The CIR of conventional CC technique [12] is expressed as (15)

The received signal *Z*_{T} can be expressed as sum of desired signal and interference signal.
(16)

The first term in Eq. (16), represents the desired information and the second term represents the sum of interference from *k*^{th} subcarrier to *p*^{th} subcarrier. Third term corresponds to AWGN signal. The CIR of conventional PRCC scheme [13] is given by
(17)

The PRCC technique with second order duobinary coding scheme improves the CIR performance. The optimum phase rotation for a given frequency offset ε is calculated by finding the phase corresponding to maximum CIR value. From (17), the numerator is expressed as where and.

Thus the term |exp(*j*ϕ)*I*(− ε) + exp(− *j*ϕ)*I*(+ ε)|^{2} is expressed as
(18)

The denominator term in Eq. (17), can be expressed as (19)

The optimum phase rotation is obtained by (20)

Using (23) and (24) in (22) and the resultant CIR expression is differentiated with respect to ϕ and equating to zero. Then where y = 0, 1, 2… From the above equation the optimum phase rotation for maximum CIR is given by (21)

To obtain the CIR of the proposed method, the average carrier power *E*[|*r*_{k}|^{2}] and the average interference power *E*[|*I*_{k}|^{2}] should be calculated separately. The desired signal for second order duobinary coded PRCC is given as
(22)

The interference signal is given as
(23)
where *I*(*p* – *k* ± ε) = sin(π(*p* – *k* ± ε)/*N* sin(π (*p* – *k* ± ε)/*N*) exp(*j* π (*p* – *k* ± ε)(1 – *N*)/*N*

The average carrier power is
(24)
Where the value of is always 1 and the sequence *a*_{k} satisfies the independence condition.
Therefore

For binary phase shift keying (BPSK) signal, the assumption is *E*[*a*_{k}] = *E*[*a*_{k−2}] = 0
Therefore
(25)

The average ICI power E[|*I*_{k}|^{2}] is given as

To calculate the average ICI power the correlation between m_{k} and m_{k±2} is considered.

The CIR of PRCC scheme with second order duobinary coding scheme is given by (27) where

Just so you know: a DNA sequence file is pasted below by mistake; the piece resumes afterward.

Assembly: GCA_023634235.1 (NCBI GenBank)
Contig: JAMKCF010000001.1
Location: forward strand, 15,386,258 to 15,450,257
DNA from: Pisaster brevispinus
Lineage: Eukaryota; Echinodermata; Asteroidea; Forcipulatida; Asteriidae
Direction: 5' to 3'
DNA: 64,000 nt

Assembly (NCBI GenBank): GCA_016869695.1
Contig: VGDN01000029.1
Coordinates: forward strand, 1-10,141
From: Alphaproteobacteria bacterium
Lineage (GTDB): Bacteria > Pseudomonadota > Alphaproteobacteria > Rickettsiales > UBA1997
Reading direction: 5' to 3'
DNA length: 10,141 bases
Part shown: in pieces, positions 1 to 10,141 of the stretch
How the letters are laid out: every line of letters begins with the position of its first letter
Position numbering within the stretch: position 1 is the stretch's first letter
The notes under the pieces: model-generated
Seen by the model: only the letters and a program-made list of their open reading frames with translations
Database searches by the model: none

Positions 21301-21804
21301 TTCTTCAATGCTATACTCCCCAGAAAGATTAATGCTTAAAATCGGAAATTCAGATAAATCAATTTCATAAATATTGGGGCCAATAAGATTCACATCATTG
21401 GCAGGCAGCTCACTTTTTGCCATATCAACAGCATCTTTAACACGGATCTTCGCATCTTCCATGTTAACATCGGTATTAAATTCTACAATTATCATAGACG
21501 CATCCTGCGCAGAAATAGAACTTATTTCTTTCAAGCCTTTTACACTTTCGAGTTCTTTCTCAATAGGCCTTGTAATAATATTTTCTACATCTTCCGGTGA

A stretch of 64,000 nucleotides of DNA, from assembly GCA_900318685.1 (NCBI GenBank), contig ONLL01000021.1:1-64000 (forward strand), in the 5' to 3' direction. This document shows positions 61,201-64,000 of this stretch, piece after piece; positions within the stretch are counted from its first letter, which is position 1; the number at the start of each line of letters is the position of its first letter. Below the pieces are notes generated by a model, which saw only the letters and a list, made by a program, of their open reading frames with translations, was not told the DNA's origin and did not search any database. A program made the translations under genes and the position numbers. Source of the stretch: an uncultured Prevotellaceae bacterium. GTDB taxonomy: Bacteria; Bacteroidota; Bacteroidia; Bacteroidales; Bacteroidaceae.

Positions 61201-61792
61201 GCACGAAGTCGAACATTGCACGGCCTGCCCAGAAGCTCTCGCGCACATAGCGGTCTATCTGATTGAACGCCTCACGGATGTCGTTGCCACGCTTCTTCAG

## Results and Discussion

The MC-CDMA system is analyzed with BPSK modulation and Walsh Hadamard spreading code. The CIR and BER performance of second order duobinary coded PRCC scheme is compared with the normal MC-CDMA system and MC-CDMA system with CC technique. The Simulation parameters are listed in Table 1.

The performance evaluation for simulation results is listed in Table 2.

Fig. 2 illustrates the CIR performance comparison of second order duobinary coded PRCC technique with other ICI cancellation schemes in different normalized frequency offset values. The graph clearly shows that the maximum CIR obtained in proposed technique is 92 dB and the conventional CC technique with second order duobinary coding is 76 dB. The CIR obtained in the PRCC technique with optimum phase is 88.5 dB and in the normal MC-CDMA system is 40 dB. The CIR value obtained in second order duobinary coded PRCC is high compared to other ICI cancellation techniques.

Fig. 3 compares the BER performance of the proposed PRCC technique with other ICI cancellation schemes under various E_{b}/N_{o} values. The analysis is carried out with the normalized frequency offset of 0.44 and with the data symbols of 5200. The graphs show that for the same number of data symbols, the BER of 10^{−3} is achieved at energy per bit per noise spectral density (E_{b}/N_{o}) of around 8.4 dB in the proposed technique and to that of 10.2 dB in conventional CC method. Further the graph illustrates the performance of the proposed technique in AWGN channel and Rayleigh fading channel. The result shows that at ε = 0.44, to achieve the BER of around 10^{−3}, the proposed method needs 8.4 dB in AWGN channel and to achieve the same performance in Rayleigh fading channel the system needs 12 dB.

Fig. 4 illustrates the performance comparison interms of BER Vs. estimation error. It shows that the proposed method provides better BER performance even in the presence of offset estimation error. The BER performance of the proposed system is not much sensitive to frequency offset estimation errors due to the optimal phase rotation at the transmitter. In the proposed method, the frequency offset information at the receiver is estimated and fed back to the transmitter to introduce the phase rotation ϕ at the transmitter.